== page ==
Making a will means that you can distribute your estate in the most tax effective way possible saving your beneficiaries money. It may be better, for example, to pass assets down a generation rather than leaving everything to your partner. It may mean that you should make maximum use of the various exemptions to which you are legally entitled. Everything passing to a surviving spouse or civil partner will be tax-free, but anything else will be taxed at the rate of 40% over and above your tax-free band at death, currently £325,000 (less any prior gifts in the last seven years which reduce this) and the residence nil-rate band if applicable. How best to deal with business assets is also an important factor. Professional advice will ensure that you arrange your affairs in the most appropriate manner.
4 – Challenge
Unlike most parts of the world, we have complete testamentary freedom, so we can leave our possessions to whoever we want without any constraints, but wills can be challenged in suitable circumstances if someone considers that they ought to have been a beneficiary and they fit the legal criteria. An unmarried partner you have been living with may find that this is the only way to make a claim to any part of your estate which is upsetting and expensive. But if you really want to avoid leaving something to a family member, a professional can advise you and help you do all you can to reduce the likelihood of a legal challenge to your will.
5 – Children
Who will look after your children if they are under the age of 18? If there is a surviving parent then that is simple, but what if there is no surviving parent? A will enables you to appoint those people who you would like to look after your children should the worst possible scenario arise. They don’t have to be the same as your executors. You may choose executors who are best equipped to deal with the financial aspects of your estate, whereas your children’s guardians could be those who you know will provide the loving home that you would want for your children – to give them the emotional support they need for the future.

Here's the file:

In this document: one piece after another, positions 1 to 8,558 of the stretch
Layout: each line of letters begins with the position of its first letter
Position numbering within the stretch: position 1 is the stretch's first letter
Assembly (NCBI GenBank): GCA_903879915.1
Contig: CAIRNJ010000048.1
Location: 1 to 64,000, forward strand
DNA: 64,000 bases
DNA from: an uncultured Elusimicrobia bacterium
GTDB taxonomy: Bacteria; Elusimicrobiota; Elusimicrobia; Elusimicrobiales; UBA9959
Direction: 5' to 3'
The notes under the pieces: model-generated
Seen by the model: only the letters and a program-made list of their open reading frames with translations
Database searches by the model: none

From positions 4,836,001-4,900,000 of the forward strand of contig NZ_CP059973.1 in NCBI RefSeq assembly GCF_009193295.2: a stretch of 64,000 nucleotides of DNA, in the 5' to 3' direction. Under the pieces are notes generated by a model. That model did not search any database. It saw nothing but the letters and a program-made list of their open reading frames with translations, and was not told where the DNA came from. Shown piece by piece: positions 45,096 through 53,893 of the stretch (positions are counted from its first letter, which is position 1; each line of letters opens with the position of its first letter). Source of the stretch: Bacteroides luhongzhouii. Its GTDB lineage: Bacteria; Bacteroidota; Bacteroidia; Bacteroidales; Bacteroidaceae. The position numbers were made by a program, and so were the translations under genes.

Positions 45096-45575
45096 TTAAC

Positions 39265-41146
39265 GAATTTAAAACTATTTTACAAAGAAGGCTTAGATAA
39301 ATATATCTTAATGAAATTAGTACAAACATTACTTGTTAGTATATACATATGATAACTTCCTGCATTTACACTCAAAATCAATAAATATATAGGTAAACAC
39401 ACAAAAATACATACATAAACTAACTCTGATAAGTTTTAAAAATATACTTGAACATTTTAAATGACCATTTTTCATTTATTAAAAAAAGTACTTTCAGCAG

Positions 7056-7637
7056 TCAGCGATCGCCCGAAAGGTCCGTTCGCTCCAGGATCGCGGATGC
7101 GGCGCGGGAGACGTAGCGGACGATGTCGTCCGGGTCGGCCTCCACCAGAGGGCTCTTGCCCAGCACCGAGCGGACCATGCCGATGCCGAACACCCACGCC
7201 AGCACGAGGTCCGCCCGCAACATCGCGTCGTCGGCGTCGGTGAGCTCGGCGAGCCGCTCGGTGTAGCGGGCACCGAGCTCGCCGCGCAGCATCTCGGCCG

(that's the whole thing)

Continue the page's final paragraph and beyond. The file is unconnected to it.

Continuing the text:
6 – Charity
If you die without a will, you will never have the opportunity to leave anything to your favourite good causes. And if you don’t have any surviving relatives…and even if you do, you may not wish them to benefit from everything you own! …remember that gifts to charity will generally be tax free and if you leave at least 10% of your net taxable estate to charity then this will have the effect of reducing the overall rate of inheritance tax on your estate from 40% to 36%.
7 – Calm!
How much better to know that when you die everything will be dealt with in accordance with your wishes, rather than the dreadful uncertainty that your family will undergo in ascertaining who is going to benefit from your estate, and how it is going to be dealt with and in the extreme cases that I have mentioned above all the extra time and cost that dying without a will could mean.
If you instruct a solicitor to prepare a will for you, the Law Society will be able to help provide details of local firms close to you, as indeed will STEP (the Society of Trust and Estate Practitioners). The most important thing is to consider who you want to benefit first, before you talk to anyone. You should preferably prepare a brief list of your assets for them beforehand, to get the most out of any meeting. This will not only make it more cost effective, but time-productive too, so that you can get a professionally drawn will right away. If you have a complicated family or assets, then do make sure you get the proper level of advice. A bit more time and money spent will pay dividends in the end…
Fiona Wilson, Partner
As the head of the private client department, Fiona’s work covers a diverse range of legal services catering for the needs of individual private clients and their families on a personal level. This typically includes all advice relating to wills and estate tax planning, including the provision of sensitive and effective guidance with regard to the administration of estates.
Fiona is a member of the Society of Trust and Estate Practitioners; Committee Member of London Central Branch and Chair Charities Special Interest Group.